I have several of his guidebooks on my Galaxy Tab (using Kindle reader) and have no real problems. You can go back to the index and jump to where you want to go. I also like how he has certain things hyper-linked so you can jump right to something that interests you. I think the biggest problem is not being able to do the usual enlarge by touch of his maps. I don't know if you can put Skype on the Kindle, but on my tablet you can so it makes for a great guidebook and a phone for calling to make reservations or inquiries while you are over there, or here in the USA for that matter.
I seem to be the only Nook person these days. I have a Fordors guide book downloaded on my nook( epub format). The index works fine. The maps are very malleable if I double tap on them. I can pinch and expand or move back and forth. The links work if I have WiFi.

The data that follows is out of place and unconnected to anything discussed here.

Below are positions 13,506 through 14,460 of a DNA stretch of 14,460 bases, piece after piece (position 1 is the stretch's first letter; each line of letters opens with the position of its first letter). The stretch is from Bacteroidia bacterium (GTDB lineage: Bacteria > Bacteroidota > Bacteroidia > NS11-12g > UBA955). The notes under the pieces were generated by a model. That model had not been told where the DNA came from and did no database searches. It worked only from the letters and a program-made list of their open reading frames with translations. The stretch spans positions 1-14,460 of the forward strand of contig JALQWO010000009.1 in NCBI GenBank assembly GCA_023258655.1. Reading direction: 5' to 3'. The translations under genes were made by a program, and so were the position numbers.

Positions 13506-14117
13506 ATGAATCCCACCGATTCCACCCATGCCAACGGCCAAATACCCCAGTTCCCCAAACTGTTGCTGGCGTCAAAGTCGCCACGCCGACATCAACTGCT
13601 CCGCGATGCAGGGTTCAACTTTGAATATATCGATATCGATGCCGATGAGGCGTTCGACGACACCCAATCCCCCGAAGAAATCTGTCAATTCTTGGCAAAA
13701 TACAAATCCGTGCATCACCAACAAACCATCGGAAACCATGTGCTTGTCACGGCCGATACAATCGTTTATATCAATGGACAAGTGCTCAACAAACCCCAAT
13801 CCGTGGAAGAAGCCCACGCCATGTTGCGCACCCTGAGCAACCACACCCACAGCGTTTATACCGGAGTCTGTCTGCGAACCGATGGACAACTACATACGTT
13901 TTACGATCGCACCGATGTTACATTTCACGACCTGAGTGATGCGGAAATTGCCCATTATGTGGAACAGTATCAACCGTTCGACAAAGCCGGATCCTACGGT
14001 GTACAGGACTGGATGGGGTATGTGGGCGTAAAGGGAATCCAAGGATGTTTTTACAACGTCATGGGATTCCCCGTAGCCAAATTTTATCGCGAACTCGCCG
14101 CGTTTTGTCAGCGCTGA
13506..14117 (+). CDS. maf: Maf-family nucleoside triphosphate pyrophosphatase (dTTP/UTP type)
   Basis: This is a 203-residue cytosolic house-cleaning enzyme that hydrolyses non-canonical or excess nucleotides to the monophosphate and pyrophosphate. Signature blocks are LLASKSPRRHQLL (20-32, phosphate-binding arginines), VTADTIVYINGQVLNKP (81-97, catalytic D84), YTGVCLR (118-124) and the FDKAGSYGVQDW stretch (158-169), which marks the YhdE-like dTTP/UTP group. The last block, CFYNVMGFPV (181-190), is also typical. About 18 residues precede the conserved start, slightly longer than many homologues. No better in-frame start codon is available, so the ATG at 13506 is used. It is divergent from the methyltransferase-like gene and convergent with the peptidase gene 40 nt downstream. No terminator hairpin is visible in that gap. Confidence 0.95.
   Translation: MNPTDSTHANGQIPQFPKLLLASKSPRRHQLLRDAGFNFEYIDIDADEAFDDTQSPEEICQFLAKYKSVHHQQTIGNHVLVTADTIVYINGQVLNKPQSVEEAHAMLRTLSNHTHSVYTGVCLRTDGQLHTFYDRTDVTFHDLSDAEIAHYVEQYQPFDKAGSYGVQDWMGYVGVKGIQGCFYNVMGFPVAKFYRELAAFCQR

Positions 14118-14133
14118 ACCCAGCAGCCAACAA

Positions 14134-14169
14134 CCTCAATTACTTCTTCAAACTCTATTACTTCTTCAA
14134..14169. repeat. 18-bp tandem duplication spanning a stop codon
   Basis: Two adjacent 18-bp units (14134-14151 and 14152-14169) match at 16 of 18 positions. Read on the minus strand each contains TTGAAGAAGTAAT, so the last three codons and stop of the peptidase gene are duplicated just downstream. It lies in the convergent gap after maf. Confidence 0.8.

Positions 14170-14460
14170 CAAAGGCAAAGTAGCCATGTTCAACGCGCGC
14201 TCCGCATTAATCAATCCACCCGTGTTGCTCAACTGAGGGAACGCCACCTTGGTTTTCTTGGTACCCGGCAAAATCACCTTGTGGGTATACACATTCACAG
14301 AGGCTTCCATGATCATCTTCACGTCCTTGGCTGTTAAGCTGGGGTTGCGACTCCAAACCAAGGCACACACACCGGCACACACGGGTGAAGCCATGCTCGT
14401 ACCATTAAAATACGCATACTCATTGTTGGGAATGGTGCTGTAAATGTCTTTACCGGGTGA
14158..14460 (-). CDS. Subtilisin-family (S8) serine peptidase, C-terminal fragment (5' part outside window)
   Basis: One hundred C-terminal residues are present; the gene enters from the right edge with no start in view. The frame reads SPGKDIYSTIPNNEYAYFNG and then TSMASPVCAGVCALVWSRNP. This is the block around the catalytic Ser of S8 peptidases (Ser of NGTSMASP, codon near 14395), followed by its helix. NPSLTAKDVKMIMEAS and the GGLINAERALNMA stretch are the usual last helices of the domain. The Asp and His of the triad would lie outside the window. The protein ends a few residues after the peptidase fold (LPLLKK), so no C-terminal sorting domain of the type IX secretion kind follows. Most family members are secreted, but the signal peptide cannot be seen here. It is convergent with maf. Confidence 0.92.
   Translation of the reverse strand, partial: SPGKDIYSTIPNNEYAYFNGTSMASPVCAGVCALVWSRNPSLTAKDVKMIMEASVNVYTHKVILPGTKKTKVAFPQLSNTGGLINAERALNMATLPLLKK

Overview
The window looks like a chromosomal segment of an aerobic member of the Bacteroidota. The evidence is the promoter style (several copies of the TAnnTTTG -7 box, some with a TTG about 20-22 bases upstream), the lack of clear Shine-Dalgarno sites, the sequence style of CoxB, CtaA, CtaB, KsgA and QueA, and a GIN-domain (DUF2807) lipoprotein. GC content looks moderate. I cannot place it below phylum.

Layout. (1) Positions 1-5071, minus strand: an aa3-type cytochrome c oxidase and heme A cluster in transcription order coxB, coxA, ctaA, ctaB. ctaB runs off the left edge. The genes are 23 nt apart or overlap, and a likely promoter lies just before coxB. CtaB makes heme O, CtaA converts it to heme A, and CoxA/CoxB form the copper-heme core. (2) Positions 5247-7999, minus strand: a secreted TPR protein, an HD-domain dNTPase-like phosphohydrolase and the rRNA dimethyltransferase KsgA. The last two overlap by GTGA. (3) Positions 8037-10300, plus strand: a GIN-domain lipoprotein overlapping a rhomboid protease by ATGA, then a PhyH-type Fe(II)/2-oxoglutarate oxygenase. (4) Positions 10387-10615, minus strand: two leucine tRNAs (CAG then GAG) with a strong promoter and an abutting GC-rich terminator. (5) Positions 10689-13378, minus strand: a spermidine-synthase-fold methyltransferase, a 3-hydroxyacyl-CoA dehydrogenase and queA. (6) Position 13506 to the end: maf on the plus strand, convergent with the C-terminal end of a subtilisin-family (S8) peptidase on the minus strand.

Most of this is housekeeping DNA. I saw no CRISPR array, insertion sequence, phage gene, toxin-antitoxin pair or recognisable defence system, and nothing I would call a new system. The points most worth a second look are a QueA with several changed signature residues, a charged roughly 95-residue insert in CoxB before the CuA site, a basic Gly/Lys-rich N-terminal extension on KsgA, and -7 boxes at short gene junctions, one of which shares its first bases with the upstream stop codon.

I also bought the RS Heart of Rome Walk in epub format. The index works fine and again, the maps are great if you double tap them. I can also bookmark, hightlight and at notes, I am guessing the kindle does this as well.
We are taking Kindles, but not for guidebook use--just for reading pleasure. Also they are great way to take a lot of novels set in the places you are going to or for historical info. But they don't work well for guide books because of the difficulty in finding the right page. Also I'm afraid that they need to be guarded like a camera, which might make them less useful on the streets of busy cities.
Good Point about guarding them Jenny. We will be putting wrist straps onto our nooks.